Scottish National Dictionary (1700–)
1. A loose tunic, jacket or coat worn by men (Sc. 1802 J. Sibbald Chron. Sc. Poetry Gl.; Rxb. 1923 Watson W.-B., Bwk. 1942 Wettstein, Rxb. 1942 Zai, jupie; Ork., Slg., Fif. 1959); specif.: a shirt, under-shirt or jerkin, usu. woollen, without buttons and having holes for inserting head and arms (Sh. 1825 Jam., 1914 Angus Gl., jupi; Ork. 1922 J. Firth Reminisc. 152, joop; Sh. 1959); a fisherman's short canvas smock (Sh. 1959); a child's smock or pelisse (Rxb. 1825 Jam., 1923 Watson W.-B.; Bwk. 1942 Wettstein; Rxb. 1942 Zai, jup(i)e). Also attrib.
Ork. 1720 P. Ork. A.S. VII. 54:
For a jup to a child . . . 12s. Sc. 1726 Ramsay T.-T. Misc. (1876) I. 230:
Take aff, take aff his costly jupe. Dmf. 1823 Carlyle Early Life (Froude) I. 203:
I put on my gray duffle sitting jupe. Sh. 1836 Gentleman's Mag. II. 592:
Hee hedd on a grey Joopee nevvir bün i da watter. Ayr. 1841 J. Paton Songs 27:
His jupe sleev't coat o' curious mak. Ork. 1884 Crofters' Comm. Report App. A. 275:
With regard to dress in last century, the peasant, when a boy, wore only one woollen garment fitting close, having sleeves, and covering the body from neck to knees, it was called a jupe. Sh. 1915 Old-Lore Misc. VIII. i. 60:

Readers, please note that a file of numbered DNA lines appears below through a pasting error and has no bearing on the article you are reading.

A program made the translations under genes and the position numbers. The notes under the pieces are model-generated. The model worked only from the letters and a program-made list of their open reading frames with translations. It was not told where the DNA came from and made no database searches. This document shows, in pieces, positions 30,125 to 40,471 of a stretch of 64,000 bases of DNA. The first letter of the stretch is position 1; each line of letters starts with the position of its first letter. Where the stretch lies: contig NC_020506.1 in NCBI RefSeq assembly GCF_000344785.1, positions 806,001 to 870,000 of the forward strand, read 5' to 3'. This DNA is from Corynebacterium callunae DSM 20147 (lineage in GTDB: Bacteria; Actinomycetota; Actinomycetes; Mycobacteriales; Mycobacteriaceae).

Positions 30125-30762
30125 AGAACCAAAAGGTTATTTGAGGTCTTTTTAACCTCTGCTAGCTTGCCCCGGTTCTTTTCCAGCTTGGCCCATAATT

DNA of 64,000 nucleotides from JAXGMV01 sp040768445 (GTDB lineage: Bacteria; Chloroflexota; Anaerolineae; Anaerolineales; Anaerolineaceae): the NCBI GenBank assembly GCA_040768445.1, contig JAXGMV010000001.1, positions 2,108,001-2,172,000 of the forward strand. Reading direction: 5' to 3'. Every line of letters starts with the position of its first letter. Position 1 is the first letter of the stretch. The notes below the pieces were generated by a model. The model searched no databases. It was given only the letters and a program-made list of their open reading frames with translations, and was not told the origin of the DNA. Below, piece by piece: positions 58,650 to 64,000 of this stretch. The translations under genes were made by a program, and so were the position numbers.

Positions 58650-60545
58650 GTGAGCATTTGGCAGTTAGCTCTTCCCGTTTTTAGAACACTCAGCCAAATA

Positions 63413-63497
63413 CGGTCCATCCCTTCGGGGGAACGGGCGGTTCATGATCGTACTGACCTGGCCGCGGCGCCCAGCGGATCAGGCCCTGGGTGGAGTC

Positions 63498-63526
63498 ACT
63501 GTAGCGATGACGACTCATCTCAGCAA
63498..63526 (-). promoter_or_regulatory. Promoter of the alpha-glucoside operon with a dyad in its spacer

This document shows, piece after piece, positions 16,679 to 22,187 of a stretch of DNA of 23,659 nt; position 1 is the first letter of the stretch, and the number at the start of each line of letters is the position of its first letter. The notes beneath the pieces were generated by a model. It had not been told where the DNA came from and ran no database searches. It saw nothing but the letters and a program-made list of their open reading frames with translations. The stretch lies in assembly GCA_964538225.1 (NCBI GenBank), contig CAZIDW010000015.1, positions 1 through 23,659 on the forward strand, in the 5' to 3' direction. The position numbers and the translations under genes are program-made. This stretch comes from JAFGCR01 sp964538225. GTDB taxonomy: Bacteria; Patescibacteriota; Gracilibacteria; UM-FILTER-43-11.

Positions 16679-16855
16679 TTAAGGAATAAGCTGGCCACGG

He wiz sittan shewan a joop anunder hit.
Hence applied to any loose, ill-fitting garment — “a jupe o' a thing” (Mry. 1919 T.S.D.C. III. 28) with adj. jupsie, of a garment: ill-fitting, loose and bulky (Ork. 1959).
Ork. 1880 Dennison Sketch-Bk. 4:
His mither hed stappid a lock o' papers . . . i' the tail pooch o' his muckle jupsie cot.
†2. A woman's short loose jacket, kirtle or bodice (Hdg. 1844 J. Miller Lamp Lth. (1900) 54; Rnf.1 c.1920; Slk.1 1929); a bed-gown (Cld. 1808 Jam.); in pl.: a pair of loose stays or a flannel garment used in their place (Ags. 1808 Jam.).
Sc. 1700 Edb. Gazette (15–19 Aug.):
Stoln and Robed out of Widow Allan's in Gogartoun . . . a Joop of Indian Caligo and a Froge for a Child. Ayr. 1780 S.H.S. Misc. VI. 263:
A short gown fitted closely to the bust or upper part of the body and commonly called a “jupp,” adapted for domestic wear & common toil, was generally worn by the younger daughters or servant maids of the family. Slk. 1813 Hogg Queen's Wake 168:
Where gat ye that joup o' the lily scheen? Ayr. 1868 J. K. Hunter Artist's Life 270:
A white quilted bed-gown or jupe; it was gaucy, and came over the hurdies. Dmf. 1891 J. Brown Sanquhar 312:
A loose jacket, called a “jupp”, made of printed cotton.
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"Jupe n.1". Dictionary of the Scots Language. 2004. Scottish Language Dictionaries Ltd. Accessed 18 Jan 2018 <http://www.dsl.ac.uk/entry/snd/jupe_n1>
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